ATHENS – After promising he would make appointments based on merit and stop the kind of runaway patronage that helped bring Greece to the edge of ruin and needing three international bailouts of 326 billion euros ($358.9 billion,) Prime Minister Kyriakos Mitsotakis’ New Democracy government has named party supporters as hospital chiefs.
Media reports said his administration, which said the hospital managers would be named on the basis of their performance reviews, had instead used the facilities as a place to put political appointees.
That brought criticism from rival parties of patronage, a practice that Mitsotakis said he would end. Among those named, said the business newspaper Naftemporiki, was an 80-year-old retired educator who will be President of the hospital in Karditsa, replacing an 82 year-old, although it wasn’t said if that had been an appointee by the former ruling Radical Left SYRIZA which packed hospital top jobs with its own.
SYRIZA, which had used the hospitals as places to put its faithful, accused New Democracy of “petty partisan” practice while the center-left Movement for Change (KINAL) charged New Democracy with patronage and the paper said even some of the Conservatives lawmakers were upset.
SYRIZA and critical media coverage also pointed to local New Democracy party officials in the prefectures of Arta and Preveza being appointed as the presidents of the local hospitals in those regions. There was no response from Mitsotakis’ office.
The appointments came almost immediately after Health Minister Vassilis Kikilias said that hospital directors who do not meet the criteria set by the government in its evaluation procedure would be replaced without receiving compensation.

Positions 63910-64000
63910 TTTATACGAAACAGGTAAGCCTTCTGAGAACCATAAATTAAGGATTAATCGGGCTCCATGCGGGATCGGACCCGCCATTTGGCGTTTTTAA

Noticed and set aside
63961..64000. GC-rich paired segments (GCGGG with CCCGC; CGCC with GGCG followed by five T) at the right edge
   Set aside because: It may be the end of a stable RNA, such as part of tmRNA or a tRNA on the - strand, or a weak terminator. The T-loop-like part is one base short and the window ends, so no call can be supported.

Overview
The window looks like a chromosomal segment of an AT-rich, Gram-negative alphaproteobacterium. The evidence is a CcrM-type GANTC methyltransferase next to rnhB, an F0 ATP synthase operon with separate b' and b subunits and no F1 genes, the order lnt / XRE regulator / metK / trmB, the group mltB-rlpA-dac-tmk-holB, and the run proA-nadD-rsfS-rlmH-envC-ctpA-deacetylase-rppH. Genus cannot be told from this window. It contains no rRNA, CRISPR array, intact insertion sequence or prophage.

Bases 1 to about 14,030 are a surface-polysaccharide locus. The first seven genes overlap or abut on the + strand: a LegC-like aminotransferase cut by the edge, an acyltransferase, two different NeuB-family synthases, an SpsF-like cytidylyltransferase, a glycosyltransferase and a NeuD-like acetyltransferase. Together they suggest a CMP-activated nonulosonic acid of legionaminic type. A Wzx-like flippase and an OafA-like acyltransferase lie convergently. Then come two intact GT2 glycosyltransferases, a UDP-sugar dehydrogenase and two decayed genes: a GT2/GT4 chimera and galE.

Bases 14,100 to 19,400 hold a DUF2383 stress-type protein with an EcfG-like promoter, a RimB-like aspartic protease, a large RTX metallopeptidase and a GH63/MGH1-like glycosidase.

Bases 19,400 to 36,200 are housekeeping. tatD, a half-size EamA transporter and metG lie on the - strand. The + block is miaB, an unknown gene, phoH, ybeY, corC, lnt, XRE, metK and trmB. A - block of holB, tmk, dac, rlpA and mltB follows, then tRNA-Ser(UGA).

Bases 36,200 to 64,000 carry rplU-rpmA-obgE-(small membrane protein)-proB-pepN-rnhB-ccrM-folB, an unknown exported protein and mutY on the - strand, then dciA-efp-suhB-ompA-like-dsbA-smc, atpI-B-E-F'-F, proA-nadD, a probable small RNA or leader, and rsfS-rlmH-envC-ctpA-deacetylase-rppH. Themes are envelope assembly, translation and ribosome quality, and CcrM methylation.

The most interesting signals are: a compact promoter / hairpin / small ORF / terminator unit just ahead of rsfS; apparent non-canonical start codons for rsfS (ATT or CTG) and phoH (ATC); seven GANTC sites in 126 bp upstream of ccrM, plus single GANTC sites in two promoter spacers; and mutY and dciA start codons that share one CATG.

“If there are any such indications that they are not serving the public interest as we understand it from a scientific perspective, they will absolutely be replaced without compensation,” he told Antenna TV.
“Doctors, nurses and paramedics, but above all patients, vulnerable groups and families … must feel that the state is organized … cares and provides solutions,” he added as the government released a list of newly-appointed hospital directors and deputies who will head the country’s biggest state-run hospitals, with past appointments often being made as political favors to party loyalists in successive governments.
In October, a state health committee started looking over 1,661 applications that were submitted for 111 hospital director posts that the Health Ministry aims to fill as part of its bid to overhaul the leadership of state health facilities.
The committee was charged with cutting the list and giving Kikilias, who would make the final decision, their recommendations but it wasn’t said who got the jobs finally.
The government said it wanted to crack down on financial mismanagement and boost efficiency at state hospitals by making directors subject to reviews on their performance.
The successful candidates will be asked to sign contracts listing 23 goals, including improving economic management and digital governance for regular reviews.
In March, 2017, Greece’s highest administrative court, the Council of State, upheld appeals by hospital directors fired by the then-ruling Radical Left SYRIZA which replaced them with party members who critics said were its political cronies.